Duncan confident of title shot as circuit visits Mesa Marin Raceway. DAYTONA BEACH, Fla. (Oct. 13, 2003) - Three drivers have pulled away from the field in the chase for the championship in the NASCAR Grand National Division, Winston West ...
Duncan confident of title shot as circuit visits Mesa Marin Raceway.
DAYTONA BEACH, Fla. (Oct. 13, 2003) - Three drivers have pulled away from the field in the chase for the championship in the NASCAR Grand National Division, Winston West Series.
While the top two drivers - Scott Lynch and Steve Portenga - have garnered a lot of attention in their battle this year, Mike Duncan lurks close behind in third place. Just 39 points out of the lead with two races remaining, Duncan remains confident of still having a chance at the title.
"We've got a good shot at it," he said. "I think it all comes down to who catches the breaks and who doesn't. Obviously, you've got to drive smart and your car's got to work and you've got to finish the race. I think it's anybody's race between Portenga, Lynch and myself."
The next event on the schedule is on Duncan's home track as the Winston West Series heads to Mesa Marin Raceway in Bakersfield, Calif., for the Lucas Oil 150 on Sunday, Oct. 19. The $102,714 event, which is to be televised on a tape-delay basis to a national audience on the SPEED Channel cable network, is part of the 26th Annual October Classic at Mesa Marin Raceway.
Just because the race is on the track where Duncan won a late model division championship in 2000, don't assume he will have an advantage. "We haven't really had a chance to work on our Winston West car there, simply because we have one racecar that we're running at every track," said Duncan, who lives just south of Bakersfield in the small agricultural community of Lamont. "We 've been banged up a little bit at some of the other facilities. So, we haven't had a chance to practice there. We're always working on the car, to get it ready for the next race."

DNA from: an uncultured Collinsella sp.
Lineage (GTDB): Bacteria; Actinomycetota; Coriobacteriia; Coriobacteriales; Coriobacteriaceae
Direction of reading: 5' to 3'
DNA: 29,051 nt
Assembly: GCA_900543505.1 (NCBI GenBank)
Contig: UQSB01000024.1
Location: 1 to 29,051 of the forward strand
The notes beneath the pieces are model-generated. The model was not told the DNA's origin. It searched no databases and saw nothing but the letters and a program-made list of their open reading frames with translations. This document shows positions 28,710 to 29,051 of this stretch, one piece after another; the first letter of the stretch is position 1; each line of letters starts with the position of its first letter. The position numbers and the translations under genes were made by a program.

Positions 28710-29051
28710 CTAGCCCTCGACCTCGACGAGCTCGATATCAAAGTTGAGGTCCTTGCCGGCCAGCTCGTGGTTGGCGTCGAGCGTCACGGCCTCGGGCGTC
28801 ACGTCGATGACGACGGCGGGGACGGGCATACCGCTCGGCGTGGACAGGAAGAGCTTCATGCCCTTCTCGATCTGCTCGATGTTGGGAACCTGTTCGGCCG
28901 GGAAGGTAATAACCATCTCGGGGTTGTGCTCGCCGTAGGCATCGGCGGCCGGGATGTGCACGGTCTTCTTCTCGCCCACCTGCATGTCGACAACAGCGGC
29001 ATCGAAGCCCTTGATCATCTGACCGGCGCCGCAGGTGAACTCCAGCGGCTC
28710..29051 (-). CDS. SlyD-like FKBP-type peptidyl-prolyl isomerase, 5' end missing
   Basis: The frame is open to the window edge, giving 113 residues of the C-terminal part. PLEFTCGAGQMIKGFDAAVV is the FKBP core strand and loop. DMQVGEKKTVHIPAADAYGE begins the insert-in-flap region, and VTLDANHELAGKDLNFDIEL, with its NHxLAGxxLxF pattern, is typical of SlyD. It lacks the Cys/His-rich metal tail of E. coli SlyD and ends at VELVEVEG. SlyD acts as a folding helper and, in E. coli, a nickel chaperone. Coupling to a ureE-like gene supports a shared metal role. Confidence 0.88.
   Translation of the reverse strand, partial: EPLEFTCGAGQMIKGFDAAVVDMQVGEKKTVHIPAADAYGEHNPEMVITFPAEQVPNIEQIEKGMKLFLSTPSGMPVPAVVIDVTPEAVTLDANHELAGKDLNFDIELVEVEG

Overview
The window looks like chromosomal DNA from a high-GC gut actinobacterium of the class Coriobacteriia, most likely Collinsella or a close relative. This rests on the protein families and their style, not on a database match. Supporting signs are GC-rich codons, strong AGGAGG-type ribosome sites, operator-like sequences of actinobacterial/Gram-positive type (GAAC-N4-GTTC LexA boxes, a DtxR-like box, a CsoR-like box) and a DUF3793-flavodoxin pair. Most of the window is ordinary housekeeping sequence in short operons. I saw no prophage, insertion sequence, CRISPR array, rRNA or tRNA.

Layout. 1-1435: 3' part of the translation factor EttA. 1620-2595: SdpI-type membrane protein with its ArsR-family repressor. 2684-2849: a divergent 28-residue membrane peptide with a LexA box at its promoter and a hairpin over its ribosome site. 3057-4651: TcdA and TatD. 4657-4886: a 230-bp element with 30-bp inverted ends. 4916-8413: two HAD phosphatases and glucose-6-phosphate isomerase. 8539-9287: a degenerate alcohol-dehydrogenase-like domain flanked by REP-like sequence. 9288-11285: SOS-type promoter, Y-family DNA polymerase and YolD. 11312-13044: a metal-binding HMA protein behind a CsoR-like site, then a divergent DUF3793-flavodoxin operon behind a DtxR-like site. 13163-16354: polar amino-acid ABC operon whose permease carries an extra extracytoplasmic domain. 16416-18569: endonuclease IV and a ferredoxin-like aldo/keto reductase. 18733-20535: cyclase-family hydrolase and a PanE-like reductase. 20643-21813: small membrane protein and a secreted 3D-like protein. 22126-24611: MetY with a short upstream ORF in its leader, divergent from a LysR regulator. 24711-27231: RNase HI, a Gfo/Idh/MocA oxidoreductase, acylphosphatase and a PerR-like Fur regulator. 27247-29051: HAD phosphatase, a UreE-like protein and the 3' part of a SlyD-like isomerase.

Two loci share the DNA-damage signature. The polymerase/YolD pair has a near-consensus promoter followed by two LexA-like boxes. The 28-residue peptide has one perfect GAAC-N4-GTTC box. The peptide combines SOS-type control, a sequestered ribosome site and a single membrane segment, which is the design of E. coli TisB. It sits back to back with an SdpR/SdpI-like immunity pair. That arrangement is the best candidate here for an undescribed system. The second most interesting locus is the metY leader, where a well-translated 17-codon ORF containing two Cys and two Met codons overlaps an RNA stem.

Although he has had just one car to use at all the events, Duncan has managed to score 10 consecutive top-10 finishes. "Luckily, we haven't torn it up too bad," he said of his No. 9 Lucas Oil Chevrolet. "And we've caught some breaks as far as mechanical woes."
The season-opener is the only race in which the 41-year-old competitor finished out of the top 10. Mechanical problems there left him in 20th. "We had a rough start at the beginning of the year, but we never quit," Duncan stressed. "We kept digging and we got back in the race."
He quickly rebounded with back-to-back top-10 finishes in the next two events. In the fourth race, Duncan scored his first career victory and also won his first Bud Pole Award. His subsequent climb in the standings put him in position early to contend for the championship.
While Duncan has remained in the hunt for the title throughout the season - he has not captured as much attention as Portenga, who led the standings for much of the season, or Lynch, who has won three of the last five races.
"It's not a problem for me," Duncan said. "I know the focus has to stay on the person that is leading pack and I don't have a problem with that. I just want our guys to know that we're still in the hunt. They all know that and everybody realizes it."
"It might be far fetched to think that we are going to win it, but I think we have a shot at this thing," he said of the championship. "I definitely won't give up until it's all over."
Duncan, a former minor league baseball player who cut short his career on the diamond to return home and help run his family's farm, turned his focus to racing in 1996. He grabbed the spotlight in his first full year in the Winston West Series by winning the rookie title in 2000. His best finish in the championship standings prior to this season was fifth place a year ago.
Winning championships is nothing new, however, to his crew chief Bill Sedgwick - who took home back-to-back series titles in 1991 and 1992. Sedgwick's six victories at Mesa Marin Raceway, meanwhile, rank him first in terms of series wins on the high-banked, half-mile track.
"He's got a lot of experience, but I think sometimes he might get more nervous than I do - just because he's not behind the wheel," Duncan said of his crew chief. "I feel like my athletic experience gives me more of an advantage in the pressure situations. I've been in pressure situations all my life and it doesn't bother me. In fact, I feel like I'm prepared when I show up at the track and there's nothing going to take me away from that."